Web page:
Another cheesecake shot. I really like the colors here, plus they did such a beautiful job with the fruit!

A word on all the food in the shots: with the exception of the pasta, all of it was brought in by students on their own initiative! We were told that all the food would be provided, yet some students decided to contribute their own creations – I am only sorry I didn’t bring anything of mine to see how it could look when photographed professionally!  We were very lucky to have Susan, who has been making and selling cheesecakes for 20 years, and Roger, chef/owner of La Gare, a beautiful French restaurant voted "Most Romantic" in Sonoma Country, bringing in so many of their creations for us to play with!

In all, I was very impressed with VIVA and the class.  I wish the workshop could have been a longer-running class so we could have had more time to learn about technique and refine our photographers’ eyes, but those two days were wonderful creative sessions that opened my mind to how we can capture the beautiful food we make, to remember long after it has been consumed.


7160 Keating Ave

Sebastopol, CA 95472


Note: There do not appear to be any photography courses in the near future, but I was told Cosimo does fly in from time to time to teach.  There are also many food and wine classes being offered on their calendar. The VIVA staff is exceptionally friendly and gracious and will happily answer all your questions.

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  1. 1


    Great summary! Looks like you got some nice shots… I’m glad you called out the off-center technique… it’s something I’m big on as well. It’s funny looking through my portfolio how many shots actually include the whole plate… not many!

    I think the pecan cheesecake shot is my favorite of these. The color and light are great.

    I hope that they do have another class sometime this year! I’d love to attend one myself.

  2. 3


    Gorgeous shots!

    I especially love the one of the brown sugar pecan cheesecakes. I passed the school when I was in wine country last summer and I remember thinking that next time I go back I will definitely take some courses.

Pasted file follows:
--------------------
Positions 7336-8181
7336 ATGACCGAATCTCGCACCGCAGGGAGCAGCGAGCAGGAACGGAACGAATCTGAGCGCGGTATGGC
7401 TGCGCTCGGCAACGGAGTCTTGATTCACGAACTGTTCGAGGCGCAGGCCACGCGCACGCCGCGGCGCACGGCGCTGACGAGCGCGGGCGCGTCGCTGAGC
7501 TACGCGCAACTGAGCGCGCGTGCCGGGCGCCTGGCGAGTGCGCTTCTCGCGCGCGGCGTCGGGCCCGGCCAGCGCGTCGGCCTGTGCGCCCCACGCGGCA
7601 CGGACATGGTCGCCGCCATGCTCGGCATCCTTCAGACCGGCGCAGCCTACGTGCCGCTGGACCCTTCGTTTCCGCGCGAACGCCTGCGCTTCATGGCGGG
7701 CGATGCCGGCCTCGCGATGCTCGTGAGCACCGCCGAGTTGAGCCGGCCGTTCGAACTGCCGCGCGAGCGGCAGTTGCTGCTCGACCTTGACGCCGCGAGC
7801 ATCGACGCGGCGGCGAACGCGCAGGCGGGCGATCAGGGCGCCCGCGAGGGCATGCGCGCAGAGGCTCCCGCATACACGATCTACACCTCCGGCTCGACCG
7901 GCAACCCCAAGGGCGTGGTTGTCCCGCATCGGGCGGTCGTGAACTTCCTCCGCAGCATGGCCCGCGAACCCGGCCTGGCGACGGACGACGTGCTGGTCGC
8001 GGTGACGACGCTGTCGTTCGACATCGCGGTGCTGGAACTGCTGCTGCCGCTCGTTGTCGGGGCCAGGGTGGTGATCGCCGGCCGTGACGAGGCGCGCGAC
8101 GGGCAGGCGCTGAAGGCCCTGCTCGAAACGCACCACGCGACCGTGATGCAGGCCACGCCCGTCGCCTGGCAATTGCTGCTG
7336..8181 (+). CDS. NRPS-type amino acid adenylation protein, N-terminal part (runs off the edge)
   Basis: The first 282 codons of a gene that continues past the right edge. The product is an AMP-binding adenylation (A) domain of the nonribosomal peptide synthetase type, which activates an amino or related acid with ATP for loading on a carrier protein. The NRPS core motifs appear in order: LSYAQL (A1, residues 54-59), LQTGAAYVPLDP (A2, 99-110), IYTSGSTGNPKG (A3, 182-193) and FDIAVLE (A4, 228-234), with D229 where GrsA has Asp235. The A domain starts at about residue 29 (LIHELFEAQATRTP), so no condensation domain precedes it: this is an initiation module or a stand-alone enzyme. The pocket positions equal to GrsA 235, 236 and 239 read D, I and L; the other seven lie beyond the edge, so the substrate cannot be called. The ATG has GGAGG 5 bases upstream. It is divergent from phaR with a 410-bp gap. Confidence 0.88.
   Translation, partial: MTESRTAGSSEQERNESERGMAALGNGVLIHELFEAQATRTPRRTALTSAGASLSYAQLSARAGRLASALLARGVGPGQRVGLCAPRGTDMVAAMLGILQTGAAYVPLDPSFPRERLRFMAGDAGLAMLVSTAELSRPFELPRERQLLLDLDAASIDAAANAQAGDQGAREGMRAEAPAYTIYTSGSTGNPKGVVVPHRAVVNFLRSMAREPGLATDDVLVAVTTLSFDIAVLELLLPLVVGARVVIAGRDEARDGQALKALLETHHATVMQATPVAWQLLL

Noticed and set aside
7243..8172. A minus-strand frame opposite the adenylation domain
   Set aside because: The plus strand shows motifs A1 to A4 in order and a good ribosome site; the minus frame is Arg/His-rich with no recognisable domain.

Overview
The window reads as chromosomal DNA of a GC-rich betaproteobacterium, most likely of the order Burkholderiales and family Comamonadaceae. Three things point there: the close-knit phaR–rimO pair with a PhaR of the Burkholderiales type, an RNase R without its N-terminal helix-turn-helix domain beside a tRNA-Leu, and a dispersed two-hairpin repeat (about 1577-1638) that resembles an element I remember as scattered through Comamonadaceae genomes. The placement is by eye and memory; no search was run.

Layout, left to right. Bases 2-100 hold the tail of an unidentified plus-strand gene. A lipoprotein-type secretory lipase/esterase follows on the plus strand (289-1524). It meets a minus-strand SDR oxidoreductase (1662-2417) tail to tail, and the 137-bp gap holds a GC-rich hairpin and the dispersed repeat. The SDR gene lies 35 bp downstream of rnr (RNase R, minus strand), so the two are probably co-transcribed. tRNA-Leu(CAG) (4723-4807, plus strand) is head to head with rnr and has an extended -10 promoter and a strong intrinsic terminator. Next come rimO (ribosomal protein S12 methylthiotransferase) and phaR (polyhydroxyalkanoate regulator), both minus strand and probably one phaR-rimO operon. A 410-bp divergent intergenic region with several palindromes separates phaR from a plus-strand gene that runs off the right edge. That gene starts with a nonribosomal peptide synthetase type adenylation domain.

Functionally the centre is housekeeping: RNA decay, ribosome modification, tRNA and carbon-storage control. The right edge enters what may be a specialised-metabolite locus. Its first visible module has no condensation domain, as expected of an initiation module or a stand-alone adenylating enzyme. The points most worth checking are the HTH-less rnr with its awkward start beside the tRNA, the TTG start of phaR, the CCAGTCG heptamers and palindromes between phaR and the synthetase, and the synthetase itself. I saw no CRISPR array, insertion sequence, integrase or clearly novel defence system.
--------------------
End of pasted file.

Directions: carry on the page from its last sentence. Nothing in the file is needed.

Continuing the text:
It sounds like you had a great time!

  3. 4


    Anita! Wow, this is such a great recap and commentary of the weekend. The group was so diverse and creative and collaborative; it was such a joy. Cosimo had a great time and surely will return. He was so impressed with the enthusiasm and creativity.

    Love your page and look forward to seeing you again sometime at VIVA!

  4. 5


    Sue’s comment (see right above) says Cosimo will likely return, so if you’re in the area!

    I think your shots are quite nicely framed – you’ve got a great eye!

    It was a really fun time – take pictures of food and then eat it!

    I have to thank the woman who brought the cheesecakes for making them so beautiful to begin with! There seem to be a lot of fun classes at VIVA!

    Thank you for visiting! I had a great time and certainly hope to come back for another class!

  5. 6


    Wow! what a lot of fun, it sounds like a wonderful little way to spend a weekend! Your photos look lovely and even if the food may not be ready for eating, they sure do look amazing!

  6. 8


    What a great post! I still do all my photography with a cheap point and shoot, and your tips on framing a shot and using reflective light are great. Not everyone can afford high end camera equipment, but you can still produce beautiful and interesting shots, especially with your tips.

  7. 9


    Thank you! I sort of fell into the photography thing myself – baking was my first interest – but I realized there are lots of ways to make your food look bad in photos! Btw, I still use a point and shoot myself!

  8. 10


    I just found my way here from Sam’s site – what a wonderful post! Thanks for sharing — I love looking at gorgeous food photos and can’t wait to scroll through the rest of your blog.

  9. 15


    I was google “food photography” and found your blog. What a interesting experience! I am going to add you on my blog as well.

  10. 16


    I am glad a came across your blog. I recently started my own food blog (with self-taken pics) and struggled finding resources on food photography. I’ll definitely be referencing you on my blog and checking back at a later date.


  11. 18


    Your photos show good potential, Anita! Great job! Did you always know that you have an eye for photography? What made you choose food as a niche? You know, I think food photography is something that only experienced people can successfully delve into. It really requires the photographer to have an eye for detail and enough creativity to make each picture tasteful (pun intended). But it interests me because it combines our two senses: sight and taste. I might try that out soon.